Paper by Dr. Abe et. al. Published in Neuroreport
A research paper entitled “Automatic honesty forgoing reward acquisition and punishment avoidance: A functional MRI investigation” by Dr. Nobuhito Abe et. al. was published in the September 2017 edition of Neuroreport 2017 (Vol. 28, No. 14).
The research used fMRI to investigate the brain functions underlying honesty in decision making. This study used an incentivized prediction task in which participants were confronted with real and repeated opportunities for dishonest gain that would either lead to acquiring rewards or avoiding punishment. The results showed that honest decision-making when faced with opportunities for dishonest gain or punishment avoidance required no more effort in the prefrontal area than a control condition without these opportunities. This suggest that honest decision-making occurs automatically, irrespective of contextual motivations for dishonest gains or avoid punishment.
https://goo.gl/sYKwfv ※with Authetication
Recent neuroimaging investigations into human honesty suggest that honest moral decisions in individuals who consistently behave honestly occur automatically, without the need for active self-control. However, it remains unclear whether this observation can be applied to two different types of honesty: honesty forgoing dishonest reward acquisition and honesty forgoing dishonest punishment avoidance. To address this issue, a functional MRI study, using an incentivized prediction task in which participants were confronted with real and repeated opportunities for dishonest gain leading to reward acquisition and punishment avoidance, was conducted. Behavioral data revealed that the frequency of dishonesty was equivalent between the opportunities for dishonest reward acquisition and for punishment avoidance. Reaction time data demonstrated that two types of honest decisions in the opportunity for dishonest reward acquisition and punishment avoidance required no additional cognitive control. Neuroimaging data revealed that honest decisions in the opportunity for dishonest reward acquisition and those for punishment avoidance required no additional control-related activity compared with a control condition in which no opportunity for dishonest behavior was given. These results suggest that honesty flows automatically, irrespective of the concomitant motivation for dishonesty leading to reward acquisition and punishment avoidance.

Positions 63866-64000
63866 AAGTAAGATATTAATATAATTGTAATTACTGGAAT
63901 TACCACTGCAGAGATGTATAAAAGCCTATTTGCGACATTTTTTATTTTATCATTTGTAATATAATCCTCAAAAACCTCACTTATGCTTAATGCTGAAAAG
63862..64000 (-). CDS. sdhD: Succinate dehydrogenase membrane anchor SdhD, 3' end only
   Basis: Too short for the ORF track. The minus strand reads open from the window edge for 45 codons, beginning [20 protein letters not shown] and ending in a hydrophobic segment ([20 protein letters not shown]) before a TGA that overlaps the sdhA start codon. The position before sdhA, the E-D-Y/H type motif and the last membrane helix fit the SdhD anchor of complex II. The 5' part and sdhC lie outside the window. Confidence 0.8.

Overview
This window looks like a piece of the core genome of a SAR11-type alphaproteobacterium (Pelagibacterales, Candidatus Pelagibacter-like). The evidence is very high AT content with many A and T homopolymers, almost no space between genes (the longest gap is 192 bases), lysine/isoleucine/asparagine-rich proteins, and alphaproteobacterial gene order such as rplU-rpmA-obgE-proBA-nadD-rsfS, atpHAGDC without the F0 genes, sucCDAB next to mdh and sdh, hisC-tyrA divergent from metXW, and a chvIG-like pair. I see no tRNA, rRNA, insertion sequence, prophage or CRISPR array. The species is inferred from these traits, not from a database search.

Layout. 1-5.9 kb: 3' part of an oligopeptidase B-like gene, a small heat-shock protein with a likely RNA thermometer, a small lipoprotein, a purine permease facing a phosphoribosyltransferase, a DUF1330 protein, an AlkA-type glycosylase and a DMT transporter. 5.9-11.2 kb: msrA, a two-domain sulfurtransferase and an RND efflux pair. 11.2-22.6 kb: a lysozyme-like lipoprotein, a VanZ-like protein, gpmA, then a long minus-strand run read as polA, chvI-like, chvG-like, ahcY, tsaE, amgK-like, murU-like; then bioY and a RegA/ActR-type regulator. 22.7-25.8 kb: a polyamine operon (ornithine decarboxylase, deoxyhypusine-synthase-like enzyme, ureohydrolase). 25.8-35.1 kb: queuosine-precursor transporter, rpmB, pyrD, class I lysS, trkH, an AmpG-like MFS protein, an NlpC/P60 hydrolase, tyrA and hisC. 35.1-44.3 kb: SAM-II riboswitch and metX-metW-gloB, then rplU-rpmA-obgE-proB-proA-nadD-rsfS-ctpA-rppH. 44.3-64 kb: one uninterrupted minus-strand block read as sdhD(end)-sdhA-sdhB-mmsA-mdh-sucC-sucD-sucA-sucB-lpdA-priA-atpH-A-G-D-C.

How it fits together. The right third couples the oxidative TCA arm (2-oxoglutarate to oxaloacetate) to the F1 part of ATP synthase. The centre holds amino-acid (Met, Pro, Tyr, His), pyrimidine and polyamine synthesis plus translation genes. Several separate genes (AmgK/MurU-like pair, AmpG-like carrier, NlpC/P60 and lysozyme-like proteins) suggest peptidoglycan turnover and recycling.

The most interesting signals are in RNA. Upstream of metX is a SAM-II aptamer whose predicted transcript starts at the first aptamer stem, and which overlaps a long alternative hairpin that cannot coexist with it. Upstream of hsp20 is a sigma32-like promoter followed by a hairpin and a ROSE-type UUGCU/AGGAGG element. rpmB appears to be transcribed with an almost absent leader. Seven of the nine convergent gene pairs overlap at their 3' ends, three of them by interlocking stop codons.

functional MRI; honesty; prefrontal cortex; punishment; reward